So I’m left in this place of really liking Tootsie on one level, and being deeply frustrated by it on another. This is not the first time that’s happened, of course: I have countless problematic faves, and I believe you can appreciate a piece of art while also acknowledging its issues, ethical or otherwise. But I hope that anyone who asks me if I recommend the show is ready to hear my 20-minute response. The truth is, I do recommend it! I just recommend it with an asterisk. And at the same time, I want good things for this show. I’m fairly confident Santino Fontana is going to win a Tony for his performance as Michael/Dorothy, and he deserves it. And while I know it’s unlikely that Lilli Cooper, Sarah Stiles, John Behlmann, and Julie Halston will all be nominated, I’d love to see that happen. (Can the Featured Actress in a Musical category this year have 20 nominees? Asking for me.) Anyway, go see Tootsie, and decide for yourself.

Since we’re talking about problematic faves, I guess this is as good a time as any to admit something that has been plaguing me since I started watching Vanderpump Rules — perhaps, on some subconscious level, from the first time I saw her on The Real Housewives of Beverly Hills. I strongly identify with Scheana Marie Shay. I know, I know, and believe me, I’ve been fighting it, but watching her on the last episode of Vanderpump Rules, I realized how much I relate to her. Scheana is very much on her own show at this point — it’s definitely Bachelorette-adjacent, which Stassi totally called — and I can’t say I really blame her. No one else seems all that invested in having Scheana on the show anymore, which is a pretty realistic depiction of what happens when you move to Marina del Rey. And so she remains focused on her best friend Adam, who doesn’t want to date her even though he doesn’t want her dating anyone else, because commitment is hard and, more importantly, men are terrible. And she has dates with hot fuckboys that culminate in steamy on-camera makeouts, because how else do you guarantee screen time?

So many of Scheana’s worst qualities are things I see in myself — and I’m going to try to hold back a bit here, because this is a newsletter and not my LiveJournal. She’s not one of the cast members I usually mention when I’m talking about who I relate to most: Ariana, Kristen, and Stassi have earned their spots on that list. But Scheana is a woman in her early 30s who is flailing romantically and looking for attention from the wrong men, all while boring her friends with TMI details they never asked for and occasional tears at the worst possible time. I’m in this photo and I don’t like it. Scheana is someone I root for ultimately, not because she’s me, but because I think she’s someone who desperately needs love, and her fixation on that above all else leads her into delusion and disappointment. Someone save Scheana from herself. I will say that the main difference between the two of us is that I possess far more self-awareness, especially when it comes to my biggest flaws. I know that I’m Scheana; Scheana does not.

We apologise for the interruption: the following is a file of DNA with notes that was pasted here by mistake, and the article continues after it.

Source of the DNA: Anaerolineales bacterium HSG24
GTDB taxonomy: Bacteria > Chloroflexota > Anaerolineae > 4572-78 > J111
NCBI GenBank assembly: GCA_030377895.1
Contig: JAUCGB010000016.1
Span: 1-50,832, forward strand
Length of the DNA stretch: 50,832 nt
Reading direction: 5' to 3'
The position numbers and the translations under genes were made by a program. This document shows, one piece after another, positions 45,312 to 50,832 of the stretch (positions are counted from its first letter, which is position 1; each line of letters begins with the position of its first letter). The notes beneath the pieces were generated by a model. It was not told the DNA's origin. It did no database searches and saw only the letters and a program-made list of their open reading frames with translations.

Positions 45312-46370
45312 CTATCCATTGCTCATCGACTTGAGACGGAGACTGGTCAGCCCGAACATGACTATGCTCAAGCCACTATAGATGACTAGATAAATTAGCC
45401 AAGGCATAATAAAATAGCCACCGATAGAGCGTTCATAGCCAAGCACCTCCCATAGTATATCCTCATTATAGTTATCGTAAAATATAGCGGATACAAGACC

When it comes to a profound lack of self-awareness, however, I’m still angrier at RHOBH’s Camille, who continues her downward spiral into villainy. First she said that Rinna was too hard on her about Brett Kavanaugh at their dinner together (if anything, Rinna went easy on her), and then she said that life is too short for grudges (to be fair, this is a lie most Housewives spout at one point or another). I appreciated Kyle saying that Camille “struggles with being straight-up and honest,” which is a much more delicate way of putting it than calling her a fucking liar as she did in one of Season 1’s most electric moments. But yes, at this point there’s no denying that Camille is full of shit, and that goes beyond her garbage politics. I have concerns about the rest of the season: on the one hand, it’s probably for the best that Lisa has checked out and we can try to move on from PuppyGate, but on the other, the conflicts in the most recent episode felt forced. Was Kyle really that offended by PK’s dumb joke? Is Teddi actually that sensitive? I mean, yes and yes, but the reactions are so outsized that none of it feels authentic or compelling. Hey, at least we got a Billy Idol cameo.

Housekeeping: Apologies for the delay on today’s newsletter. Real life got in the way, but I’ve also been taking on more freelance projects, which makes it hard to balance everything. These things take a surprisingly long time to write! I’m making this one free as penance for getting it out late, but I did want to reiterate how much I appreciate your paid subscriptions. They go a long way toward helping me do the writing I want to be doing, which is something I hope I can afford to continue going forward. (Don’t worry if you’ve paid for a full year already — I’ll keep the newsletter running regardless.) And since we’re on the subject of side projects, here’s a friendly reminder that I’m making my singing (!) debut at 54 Below next weekend. Tickets are still available for what promises to be a blast and completely bonkers. Hope to see you there.